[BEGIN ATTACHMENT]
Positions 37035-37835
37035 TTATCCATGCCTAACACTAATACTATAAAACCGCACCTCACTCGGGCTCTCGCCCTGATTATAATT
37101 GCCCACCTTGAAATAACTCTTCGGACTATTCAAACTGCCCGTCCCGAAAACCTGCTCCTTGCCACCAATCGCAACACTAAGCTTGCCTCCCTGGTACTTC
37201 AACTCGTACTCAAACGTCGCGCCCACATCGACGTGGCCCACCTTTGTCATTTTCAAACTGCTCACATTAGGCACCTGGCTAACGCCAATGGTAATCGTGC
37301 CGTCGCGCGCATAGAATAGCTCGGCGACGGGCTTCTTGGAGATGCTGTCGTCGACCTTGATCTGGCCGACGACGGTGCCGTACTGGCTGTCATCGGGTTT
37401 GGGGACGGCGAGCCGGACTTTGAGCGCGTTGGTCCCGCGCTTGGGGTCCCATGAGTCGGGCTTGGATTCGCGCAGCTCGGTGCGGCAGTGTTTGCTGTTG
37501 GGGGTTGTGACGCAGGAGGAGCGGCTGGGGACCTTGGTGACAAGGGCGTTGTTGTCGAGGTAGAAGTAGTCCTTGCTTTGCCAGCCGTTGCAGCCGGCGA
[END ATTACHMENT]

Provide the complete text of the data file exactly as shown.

Positions 37035-37835
37035 TTATCCATGCCTAACACTAATACTATAAAACCGCACCTCACTCGGGCTCTCGCCCTGATTATAATT
37101 GCCCACCTTGAAATAACTCTTCGGACTATTCAAACTGCCCGTCCCGAAAACCTGCTCCTTGCCACCAATCGCAACACTAAGCTTGCCTCCCTGGTACTTC
37201 AACTCGTACTCAAACGTCGCGCCCACATCGACGTGGCCCACCTTTGTCATTTTCAAACTGCTCACATTAGGCACCTGGCTAACGCCAATGGTAATCGTGC
37301 CGTCGCGCGCATAGAATAGCTCGGCGACGGGCTTCTTGGAGATGCTGTCGTCGACCTTGATCTGGCCGACGACGGTGCCGTACTGGCTGTCATCGGGTTT
37401 GGGGACGGCGAGCCGGACTTTGAGCGCGTTGGTCCCGCGCTTGGGGTCCCATGAGTCGGGCTTGGATTCGCGCAGCTCGGTGCGGCAGTGTTTGCTGTTG
37501 GGGGTTGTGACGCAGGAGGAGCGGCTGGGGACCTTGGTGACAAGGGCGTTGTTGTCGAGGTAGAAGTAGTCCTTGCTTTGCCAGCCGTTGCAGCCGGCGA